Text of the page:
- Best Practices in Web Development with Django and Python — great set of recommendations. (via Jon Udell‘s article on checklists)
- Think Like a Statistician Without The Math (Flowing Data) — Finally, and this is the most important thing I’ve learned, always ask why. When you see a blip in a graph, you should wonder why it’s there. If you find some correlation, you should think about whether or not it makes any sense. If it does make sense, then cool, but if not, dig deeper. Numbers are great, but you have to remember that when humans are involved, errors are always a possibility. This is basically how to be a scientist: know the big picture, study the details to find deviations, and always ask “why”.
- WoW Armory Data Mining — a blog devoted to data mining on the info from the Wow Amory, which has a lot of data taken from the servers. It’s baseball statistics for World of Warcraft. Fascinating! (via Chris Lewis)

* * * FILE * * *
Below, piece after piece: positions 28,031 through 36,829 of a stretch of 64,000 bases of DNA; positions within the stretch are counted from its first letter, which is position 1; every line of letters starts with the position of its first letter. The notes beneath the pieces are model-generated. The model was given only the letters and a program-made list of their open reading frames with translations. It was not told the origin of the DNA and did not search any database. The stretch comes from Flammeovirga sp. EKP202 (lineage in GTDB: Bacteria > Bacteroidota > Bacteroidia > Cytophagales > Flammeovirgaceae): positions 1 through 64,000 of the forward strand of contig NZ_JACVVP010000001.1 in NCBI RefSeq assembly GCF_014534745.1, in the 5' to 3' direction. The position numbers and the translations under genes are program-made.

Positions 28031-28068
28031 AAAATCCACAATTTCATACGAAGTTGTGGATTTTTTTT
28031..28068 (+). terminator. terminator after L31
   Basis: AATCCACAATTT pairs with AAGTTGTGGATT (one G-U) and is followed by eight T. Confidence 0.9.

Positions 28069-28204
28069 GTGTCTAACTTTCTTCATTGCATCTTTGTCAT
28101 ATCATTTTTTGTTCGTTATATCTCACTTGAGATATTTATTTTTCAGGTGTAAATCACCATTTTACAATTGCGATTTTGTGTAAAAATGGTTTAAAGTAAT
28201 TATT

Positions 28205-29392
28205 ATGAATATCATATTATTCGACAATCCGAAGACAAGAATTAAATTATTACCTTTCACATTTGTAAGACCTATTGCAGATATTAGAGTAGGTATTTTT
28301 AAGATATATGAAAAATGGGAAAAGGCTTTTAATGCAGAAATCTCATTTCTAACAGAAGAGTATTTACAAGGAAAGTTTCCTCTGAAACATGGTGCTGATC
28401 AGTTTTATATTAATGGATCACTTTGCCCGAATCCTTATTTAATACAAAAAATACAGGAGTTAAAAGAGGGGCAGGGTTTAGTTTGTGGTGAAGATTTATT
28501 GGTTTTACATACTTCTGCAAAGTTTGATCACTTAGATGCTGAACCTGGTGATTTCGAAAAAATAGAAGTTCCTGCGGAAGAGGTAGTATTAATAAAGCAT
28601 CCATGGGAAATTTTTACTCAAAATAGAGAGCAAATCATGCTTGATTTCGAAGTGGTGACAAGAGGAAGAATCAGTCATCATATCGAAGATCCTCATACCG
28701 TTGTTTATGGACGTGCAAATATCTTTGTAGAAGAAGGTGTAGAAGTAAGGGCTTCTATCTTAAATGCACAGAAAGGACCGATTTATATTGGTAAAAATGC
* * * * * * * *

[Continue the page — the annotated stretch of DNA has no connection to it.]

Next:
Data Adjustments, Grasping Telcos, Open Data Panacea Denied, Newspaper Software
- How to Seasonally Adjust Data — Most statisticians, economists and government agencies that report data use a method called the X12 procedure to adjust data for seasonal patterns. The X12 procedure and its predecessor X11, which is still widely used, were developed by the U.S. Census Bureau. When applied to a data series, the X12 process first estimates effects that occur in the same month every year with similar magnitude and direction. These estimates are the “seasonal” components of the data series. (via bengebre on Delicious)
- Vodafone Chief: Mobile Groups Should Be Able to Bypass Google (Guardian) — Vodafone and other telcos want to charge both ends, to charge not just the person with a monthly mobile data subscription but also the companies with whom that person communicates. It’s double-dipping and offensively short-sighted. Vodafone apparently wants to stripmine all the value their product creates. This is not shearing the sheep, this is a recipe for lamb in mint sauce.